The initial stages of Simon Grayson’s tenure on Wearside have been no less challenging than those of his recent predecessors. With the club in dire financial straits, the first team squad decimated by years of confused recruitment strategy and with Sunderland dropping into the hyper-competitive Championship, Grayson has more than a few things on his plate.
However, potentially one of the most pressing issues is how he intends to reconcile his stated ambition to mould Sunderland into a cohesive unit, full of men who play for the team and for the badge rather than themselves, with the presence of several highly talented players in his squad with a distinct lack of enthusiasm for playing week-in, week-out in the red and white stripes of SAFC.
Grayson’s rhetoric about the importance of hard work and developing a team ethic has been encouraging to hear so far, with a return to a hard-working Sunderland team welcomed by the vast majority of fans. While we would all undoubtedly like to see Sunderland stepping out on to the Stadium of Light pitch and playing like Barcelona every week, the bare minimum that fans deserve to see is a side that puts in maximum effort and this appears to be very much in line with Grayson’s philosophy.
This is particularly reassuring given the clearly limited budget Grayson has to work with this summer and this attitude has been reflected in the signings Grayson has made, with a combination of grafters, such as Bournemouth’s Lewis Grabban, and young players eager to prove themselves, such as the Everton loanee duo Brendan Galloway and Tyias Browning, brought in to supplement Sunderland’s woefully numbers-deficient squad.
With that said, pure graft and hard work are unlikely to be enough to fuel a Sunderland promotion campaign and this is where much of Grayson’s dilemma will lie. While Sunderland undoubtedly have some players capable of combining sheer footballing talent with the effort and commitment that Grayson has emphasised the importance of – Wahbi Khazri springs instantly to mind – there are some players within the squad whose commitment is wholly dubious, despite their unquestionable footballing talent.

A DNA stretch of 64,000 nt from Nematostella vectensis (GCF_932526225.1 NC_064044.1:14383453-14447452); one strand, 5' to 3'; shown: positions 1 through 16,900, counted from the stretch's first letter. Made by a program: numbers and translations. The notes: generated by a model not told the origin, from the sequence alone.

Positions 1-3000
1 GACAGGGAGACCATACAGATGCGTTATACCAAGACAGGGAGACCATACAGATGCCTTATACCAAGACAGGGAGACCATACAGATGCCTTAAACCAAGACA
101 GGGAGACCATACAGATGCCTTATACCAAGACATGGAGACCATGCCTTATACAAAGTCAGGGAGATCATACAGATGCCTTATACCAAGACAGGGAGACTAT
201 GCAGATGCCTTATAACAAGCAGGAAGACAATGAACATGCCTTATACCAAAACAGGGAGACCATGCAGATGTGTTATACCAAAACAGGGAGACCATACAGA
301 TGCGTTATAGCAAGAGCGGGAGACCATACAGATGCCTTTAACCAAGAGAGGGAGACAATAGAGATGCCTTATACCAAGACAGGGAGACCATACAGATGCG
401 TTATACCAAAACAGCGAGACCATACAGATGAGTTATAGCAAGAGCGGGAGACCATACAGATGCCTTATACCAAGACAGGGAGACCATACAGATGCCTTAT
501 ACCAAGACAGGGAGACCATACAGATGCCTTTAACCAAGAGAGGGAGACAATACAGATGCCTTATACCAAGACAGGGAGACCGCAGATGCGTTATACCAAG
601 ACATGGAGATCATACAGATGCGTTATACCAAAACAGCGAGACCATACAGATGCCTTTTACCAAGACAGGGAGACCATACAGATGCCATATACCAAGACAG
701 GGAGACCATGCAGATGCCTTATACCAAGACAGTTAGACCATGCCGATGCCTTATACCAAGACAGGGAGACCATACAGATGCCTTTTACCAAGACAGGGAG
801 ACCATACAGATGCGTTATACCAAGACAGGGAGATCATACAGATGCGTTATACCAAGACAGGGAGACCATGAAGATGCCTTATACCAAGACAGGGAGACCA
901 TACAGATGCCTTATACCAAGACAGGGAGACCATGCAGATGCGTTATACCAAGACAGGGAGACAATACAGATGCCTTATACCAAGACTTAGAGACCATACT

There is absolutely no doubt in my mind that if Jeremain Lens could be convinced to stay at Sunderland this season he would be nothing short of a force of nature at Championship level and might finally justify the outlay that Dick Advocaat lavished upon him in the summer of 2015. We have seen throughout Lens’ brief Sunderland career that he is a player capable of moments of outrageous brilliance and this has been highlighted throughout pre-season, but there is an underlying question about his motivations and his commitment to the club. While Lens would be a fantastic asset in Sunderland’s Championship campaign, his stated desire to leave Wearside and the impression he has created that he feels the club is beneath him cannot be conducive to the kind of team spirit, work ethic or camaraderie that Grayson is hoping to develop among his Sunderland squad.
Likewise, Ivorian central defender Lamine Kone has shown time and again that he has both the class to dominate at this level of English football and an arrogant streak, seemingly convinced that he deserves bigger and better things than a career on Wearside, that could decimate Grayson’s attempts to foster the kind of spirit that has driven the likes of Eddie Howe’s limited but functional Bournemouth side to mid-table Premier League safety. Kone has demonstrated both qualities in abundance during his time on Wearside, but he also presents Grayson with a conundrum, in that he would likely attract a reasonable transfer fee and would remove a significant wage burden, while also removing our one experienced and genuinely classy centre back.
Both Lens and Kone typify the issue facing Grayson. For years managers, players and staff have spoken out about the “rotten core” at Sunderland and how much off-field issues have affected the club’s performances on-field and the development of the club as a whole. While it is hard to speculate from an outside perspective about just what might comprise this “rotten core”, it does not seem unreasonable to suppose that a group of senior players with a collective attitude problem might well be a significant part of the issue. However, while this may be part of the wider problem at Sunderland, the dearth of high-quality, experienced players throughout the team is an equally pressing issue for Grayson to consider and the retention of the likes of Lens and Kone would do much to improve Sunderland’s chances of promotion this season.
How Simon Grayson decides to solve this quandary may be crucial in deciding the outcomes of Sunderland’s season, we can only hope that his actions are as positive as his words have been.